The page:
The UK has set out it’s desired post-Brexit tariff regime, which will be implemented if a deal cannot be reached with the EU.
The plans, announced by trade secretary Liz Truss, would reduce some tariffs on imports compared with the current rate levels applied as a member of EU’s customs union, with products including dishwashers set to have new zero rates.
However, the UK’s proposal includes 10% duties on cars, and levies on beef and poultry as well as protections for the ceramics industry.
The new tariffs will become effective from January 2021 — if the UK fails to reach an agreement with the EU when the post-Brexit transition period expires. It will apply to imports from any countries with which it does not have a preferential trade deal, an agreement which grants special market access to specific nations.
Britain will reduce tariffs on many products compared with those it has applied as part of the EU’s customs union, which binds its member countries together by ensuring they all apply the same import duties to goods from outside the EU.
The new system, called the UK global tariff, will be a “simpler, easier to use and lower tariff regime than the EU’s common external tariff,” the UK government said.
In March 2019, the Department for International Trade outlined draft proposals which would have eliminated tariffs on 87% of products as the UK prepared for a no-deal Brexit.
Now, it is aiming for an initial 60% of imports into the UK to be tariff-free compared with 47 per cent at present, but that the figure should rise as more trade deals are struck.
The DIT said it would scrap levies on £30bn worth of goods that are part of UK supply chains, including tariffs on copper alloy tubes from 5.25 to 0% and screws and bolts from 3.7% to 0%. Tariffs on vacuum flasks, bike inner tubes and LED lights will also be slashed to 0%.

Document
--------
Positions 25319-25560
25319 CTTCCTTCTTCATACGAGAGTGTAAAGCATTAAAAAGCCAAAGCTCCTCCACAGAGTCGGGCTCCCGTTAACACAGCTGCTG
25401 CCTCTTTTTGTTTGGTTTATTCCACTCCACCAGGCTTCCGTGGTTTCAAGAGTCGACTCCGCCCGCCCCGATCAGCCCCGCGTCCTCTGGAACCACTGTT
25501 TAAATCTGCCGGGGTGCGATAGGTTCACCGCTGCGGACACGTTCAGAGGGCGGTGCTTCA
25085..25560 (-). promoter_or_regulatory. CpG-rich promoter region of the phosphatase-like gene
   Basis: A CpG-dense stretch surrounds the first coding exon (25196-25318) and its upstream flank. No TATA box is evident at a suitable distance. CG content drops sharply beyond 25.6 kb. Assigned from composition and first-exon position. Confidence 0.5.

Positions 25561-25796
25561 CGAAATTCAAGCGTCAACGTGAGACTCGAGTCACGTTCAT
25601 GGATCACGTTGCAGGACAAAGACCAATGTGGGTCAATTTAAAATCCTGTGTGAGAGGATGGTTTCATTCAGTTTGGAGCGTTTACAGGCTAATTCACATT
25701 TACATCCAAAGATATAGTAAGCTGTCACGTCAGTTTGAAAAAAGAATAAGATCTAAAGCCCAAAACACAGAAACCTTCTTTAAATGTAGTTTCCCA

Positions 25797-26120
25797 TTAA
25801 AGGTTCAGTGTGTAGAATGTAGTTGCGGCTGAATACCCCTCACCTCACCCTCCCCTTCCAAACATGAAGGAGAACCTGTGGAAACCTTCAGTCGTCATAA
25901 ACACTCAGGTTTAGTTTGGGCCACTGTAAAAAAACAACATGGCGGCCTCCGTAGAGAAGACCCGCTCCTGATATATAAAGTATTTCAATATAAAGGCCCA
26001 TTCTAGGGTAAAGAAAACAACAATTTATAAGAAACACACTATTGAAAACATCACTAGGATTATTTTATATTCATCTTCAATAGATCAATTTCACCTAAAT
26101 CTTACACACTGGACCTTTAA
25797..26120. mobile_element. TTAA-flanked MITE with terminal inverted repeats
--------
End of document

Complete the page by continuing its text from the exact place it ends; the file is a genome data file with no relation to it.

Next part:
Key UK sectors will be protected. The 10% tariffs on imported cars are designed to protect the UK automotive industry, but will lead to the price of an imported vehicle jumping by several thousand pounds.
Agricultural tariffs are designed to protect British farmers worried about floods of cheaper imports from overseas. Last week UK cabinet ministers were in dispute over US demands for farm tariffs to be reduced to smooth the path towards a US-UK trade deal.
The British Retail Consortium, warned that families would pay more for food.
“UK consumers have become accustomed to a huge variety of affordable food thanks, in part, to tariff-free imports from the EU,”
“Unless a similar agreement is reached in the next seven months, imported agricultural products will be subject to new tariffs, raising costs for consumers.”
Nicholas Macpherson, former permanent secretary at the Treasury, said the economic case for Brexit had rested on free trade and cheap food. “Not for the first or last time, the Chamberlainite protectionists within the Tory party have defeated the Gladstonian liberals.”
Liz Truss said the UK would be able to set its own tariff regime, “tailored to the UK economy”, for the first time in 50 years. “Our new global tariff will benefit UK consumers and households by cutting red tape and reducing the cost of thousands of everyday products,” she said.
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